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The Fastest Growing Religion on Earth: How Genealogy Captured the Brains and Imaginations of Americans [Kindle Edition]

Doug Bremner
3.8 out of 5 stars  See all reviews (14 customer reviews)

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Book Description

For millions of Americans, the quest to find one’s ancestors has become an obsession, and for some even a religion. After writing a book about the history of his family, the author realized that half of it was missing, literally. This is the story about how he found the other half, and what he learned along the way about the history and practice of genealogy, his fellow genealogy fanatics, and himself.

Editorial Reviews

About the Author

Physician, professor, researcher, writer and filmmaker from Atlanta, Georgia.

Product Details

  • File Size: 547 KB
  • Print Length: 184 pages
  • Publisher: Laughing Cow Books; 1 edition (April 11, 2013)
  • Sold by: Amazon Digital Services, Inc.
  • Language: English
  • Text-to-Speech: Enabled
  • X-Ray:
  • Word Wise: Not Enabled
  • Lending: Enabled
  • Amazon Best Sellers Rank: #1,116,019 Paid in Kindle Store (See Top 100 Paid in Kindle Store)
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Customer Reviews

3.8 out of 5 stars
3.8 out of 5 stars
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Most Helpful Customer Reviews
2 of 2 people found the following review helpful
4.0 out of 5 stars Love it May 3, 2013
I received a copy courtesy of Doug Bremner.

The title itself has depth in it. People may associate the term "religion" with god; Doug associates it with genealogy. It has become America's number one hobby these past few years. For some people, the hobby has grown into an obsession or even a religion.

For a book that talks about Bremner's research and family history, I learned a lot. There are brief history lessons on places like the Salt Lake City's granite mountain. There are many other ways to research your family besides Ancestry Tree website- there's of course other websites, communication through letters, contacting offices for documents, etc.

I made some text-to-self connect many times. Bremner didn't know anything about his mother's side because she was adopted. I can relate to this because my mother came to America from Vietnamese and boyyyyy they rarely have any type of documents there.It blows my mind how far Bremner goes out of his way to get information of his ancestors. People may think that he has some serious issue spending all his time and effort for something little.

This is why people are so interested in Geneology. A small fact or myth on where the ancestor worked or how they came to America means so much. You can learn about that person's life and the historical events that occurred in their lifetime.

Lovely book
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1 of 1 people found the following review helpful
5.0 out of 5 stars Curiously Riveting - hard to put down! May 9, 2013
Format:Paperback|Verified Purchase
Another fascinating adventure by this author with great attention to detail, a unique sense of humor and a compelling way of writing about both himself and his topic. I am not a student of genealogy and haven't yet wandered to "" or similar sites but I know many people involved in this hobby/addiction. If I was such a student, I would have been even more intrigued by this book (and I was still intrigued anyway), especially by the many passages containing the author's email exchanges & telephone conversations with strangers, some turning out to be distance cousins. There are also family trees going back in history for 100s of years and plenty of genealogy reference materials provided with their internet addresses. I finished this book in a couple days and thoroughly enjoyed it. There are a few very minor typos but I'll pass those on via email. This book is unbelievably impressive and shines a light on a mostly hidden past time. I especially appreciated the keen insight into the desire and need to keep looking for answers in the past about missing chunks of family, how and why a person becomes an adoptive child, how others are impacted and, separate from whether two people have actual "family" connections, how their stories still matter.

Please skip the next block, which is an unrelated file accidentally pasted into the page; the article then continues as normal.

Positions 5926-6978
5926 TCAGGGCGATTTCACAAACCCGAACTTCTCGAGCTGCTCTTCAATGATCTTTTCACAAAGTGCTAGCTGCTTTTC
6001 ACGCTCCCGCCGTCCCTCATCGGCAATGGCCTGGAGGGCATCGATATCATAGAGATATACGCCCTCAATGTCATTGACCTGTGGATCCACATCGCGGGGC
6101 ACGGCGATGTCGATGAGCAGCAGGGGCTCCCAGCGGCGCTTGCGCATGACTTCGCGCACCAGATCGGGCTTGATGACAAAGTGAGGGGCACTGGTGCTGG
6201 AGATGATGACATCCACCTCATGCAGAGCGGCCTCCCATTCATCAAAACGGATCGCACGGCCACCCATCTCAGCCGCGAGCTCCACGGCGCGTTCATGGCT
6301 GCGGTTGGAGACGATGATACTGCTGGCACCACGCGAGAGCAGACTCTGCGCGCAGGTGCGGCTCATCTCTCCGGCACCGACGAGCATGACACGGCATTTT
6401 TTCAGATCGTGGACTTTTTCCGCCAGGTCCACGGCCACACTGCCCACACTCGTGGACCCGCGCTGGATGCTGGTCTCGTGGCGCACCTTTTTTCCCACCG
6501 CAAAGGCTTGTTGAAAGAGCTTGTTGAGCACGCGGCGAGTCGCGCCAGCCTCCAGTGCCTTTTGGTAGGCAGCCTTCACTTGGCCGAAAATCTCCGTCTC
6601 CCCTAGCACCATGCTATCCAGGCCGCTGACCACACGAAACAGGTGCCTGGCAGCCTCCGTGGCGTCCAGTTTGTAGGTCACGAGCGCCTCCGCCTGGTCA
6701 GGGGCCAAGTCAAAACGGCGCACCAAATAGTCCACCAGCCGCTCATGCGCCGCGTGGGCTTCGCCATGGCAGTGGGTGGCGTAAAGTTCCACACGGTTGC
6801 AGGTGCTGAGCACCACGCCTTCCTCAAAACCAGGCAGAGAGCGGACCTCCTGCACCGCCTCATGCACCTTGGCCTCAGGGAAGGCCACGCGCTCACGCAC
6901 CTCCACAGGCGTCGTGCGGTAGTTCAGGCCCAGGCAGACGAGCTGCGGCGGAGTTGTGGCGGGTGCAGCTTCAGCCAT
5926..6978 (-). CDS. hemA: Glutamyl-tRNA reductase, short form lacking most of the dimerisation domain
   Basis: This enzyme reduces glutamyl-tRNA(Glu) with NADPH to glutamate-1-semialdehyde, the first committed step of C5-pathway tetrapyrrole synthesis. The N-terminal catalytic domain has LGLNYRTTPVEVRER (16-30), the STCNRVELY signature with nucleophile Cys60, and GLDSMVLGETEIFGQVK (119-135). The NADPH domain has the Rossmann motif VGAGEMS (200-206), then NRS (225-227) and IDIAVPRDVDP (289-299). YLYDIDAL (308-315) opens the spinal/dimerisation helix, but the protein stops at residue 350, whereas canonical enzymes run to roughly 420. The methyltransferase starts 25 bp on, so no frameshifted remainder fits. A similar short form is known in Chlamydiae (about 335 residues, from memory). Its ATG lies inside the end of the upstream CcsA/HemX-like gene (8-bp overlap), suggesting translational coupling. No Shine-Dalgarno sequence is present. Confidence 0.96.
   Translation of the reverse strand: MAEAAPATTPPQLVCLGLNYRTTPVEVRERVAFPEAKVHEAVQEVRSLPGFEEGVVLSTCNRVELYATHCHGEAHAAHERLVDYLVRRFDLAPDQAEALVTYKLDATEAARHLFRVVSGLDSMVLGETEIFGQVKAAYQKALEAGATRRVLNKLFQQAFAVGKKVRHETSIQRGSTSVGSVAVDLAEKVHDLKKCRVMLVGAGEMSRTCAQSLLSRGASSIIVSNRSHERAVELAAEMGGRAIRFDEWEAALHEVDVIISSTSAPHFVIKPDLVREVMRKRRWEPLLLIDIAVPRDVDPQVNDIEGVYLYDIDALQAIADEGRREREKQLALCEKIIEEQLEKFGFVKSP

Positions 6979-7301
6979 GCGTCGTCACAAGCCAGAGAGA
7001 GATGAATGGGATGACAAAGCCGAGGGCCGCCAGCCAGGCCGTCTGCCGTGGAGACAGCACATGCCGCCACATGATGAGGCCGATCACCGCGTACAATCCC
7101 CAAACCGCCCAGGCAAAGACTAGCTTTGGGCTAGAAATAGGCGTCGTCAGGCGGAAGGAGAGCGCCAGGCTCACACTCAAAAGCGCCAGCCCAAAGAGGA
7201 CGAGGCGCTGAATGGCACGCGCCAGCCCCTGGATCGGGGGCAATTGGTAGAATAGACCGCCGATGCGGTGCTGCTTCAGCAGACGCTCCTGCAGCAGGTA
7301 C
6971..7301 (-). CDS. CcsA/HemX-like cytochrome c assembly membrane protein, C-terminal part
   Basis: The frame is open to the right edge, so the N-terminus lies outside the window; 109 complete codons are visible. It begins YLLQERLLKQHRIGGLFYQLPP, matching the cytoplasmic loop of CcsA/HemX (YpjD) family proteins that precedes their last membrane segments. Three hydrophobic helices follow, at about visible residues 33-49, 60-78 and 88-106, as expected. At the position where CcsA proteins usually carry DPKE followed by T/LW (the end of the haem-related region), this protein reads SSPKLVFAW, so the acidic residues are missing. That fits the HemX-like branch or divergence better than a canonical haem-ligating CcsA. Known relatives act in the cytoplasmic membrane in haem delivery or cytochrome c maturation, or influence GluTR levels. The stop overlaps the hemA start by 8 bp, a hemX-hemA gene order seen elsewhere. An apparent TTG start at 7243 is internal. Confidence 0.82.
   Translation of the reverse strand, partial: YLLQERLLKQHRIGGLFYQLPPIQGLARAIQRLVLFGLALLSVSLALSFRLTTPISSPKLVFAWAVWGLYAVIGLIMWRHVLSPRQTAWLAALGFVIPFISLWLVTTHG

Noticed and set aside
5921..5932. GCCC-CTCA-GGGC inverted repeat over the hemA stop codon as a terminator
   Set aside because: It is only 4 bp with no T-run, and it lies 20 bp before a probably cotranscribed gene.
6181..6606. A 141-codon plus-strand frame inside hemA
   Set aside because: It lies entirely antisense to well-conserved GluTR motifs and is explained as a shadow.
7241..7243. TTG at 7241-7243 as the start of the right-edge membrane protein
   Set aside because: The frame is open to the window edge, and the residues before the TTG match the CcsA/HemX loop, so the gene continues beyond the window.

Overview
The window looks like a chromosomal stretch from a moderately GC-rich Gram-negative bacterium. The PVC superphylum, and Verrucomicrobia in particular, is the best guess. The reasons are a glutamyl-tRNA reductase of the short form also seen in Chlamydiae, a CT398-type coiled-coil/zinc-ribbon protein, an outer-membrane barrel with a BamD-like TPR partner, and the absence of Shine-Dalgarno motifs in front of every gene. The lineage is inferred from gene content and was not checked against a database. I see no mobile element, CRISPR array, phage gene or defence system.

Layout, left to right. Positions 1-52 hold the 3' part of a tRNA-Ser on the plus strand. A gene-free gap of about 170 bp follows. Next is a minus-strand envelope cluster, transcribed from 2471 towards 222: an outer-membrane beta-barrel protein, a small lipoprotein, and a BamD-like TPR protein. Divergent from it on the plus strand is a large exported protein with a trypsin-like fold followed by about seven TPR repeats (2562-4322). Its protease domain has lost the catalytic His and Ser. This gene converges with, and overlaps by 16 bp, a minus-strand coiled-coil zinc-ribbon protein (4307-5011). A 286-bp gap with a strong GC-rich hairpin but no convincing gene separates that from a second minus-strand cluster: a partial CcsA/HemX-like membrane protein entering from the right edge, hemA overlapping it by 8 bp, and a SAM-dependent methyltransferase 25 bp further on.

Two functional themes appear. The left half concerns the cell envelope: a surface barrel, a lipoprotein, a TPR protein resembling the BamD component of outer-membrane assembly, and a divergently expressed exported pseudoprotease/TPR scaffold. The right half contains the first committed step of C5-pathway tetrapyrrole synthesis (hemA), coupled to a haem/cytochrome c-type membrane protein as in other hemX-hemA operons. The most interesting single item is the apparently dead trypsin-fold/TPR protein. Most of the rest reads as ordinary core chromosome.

Read this book. If you are interested in or, even better, already involved in genealogy, read this book NOW! If you have any connections to Washington State, Spokane, Olympia, Reardon, Four Lakes or points in between you are also bound to like the local flavor the author's journey includes. This is a story of the search for meaning in public records of all kinds: birth, death, adoption, census, obituaries, cemetery markers, etc. leading to connections with real people and, ultimately, real family members.
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3 of 4 people found the following review helpful
Format:Kindle Edition
First off I would like to thank Momma Says Read for providing the giveaway in which I won this. Second, Thanks to the author for offering his book as a prize.

When I first got this book I was actually excited, hoping to learn more about genealogy. What I got was mostly a personal account of the authors personal history. While there were some interesting bits even in that, it was not what I was hoping for.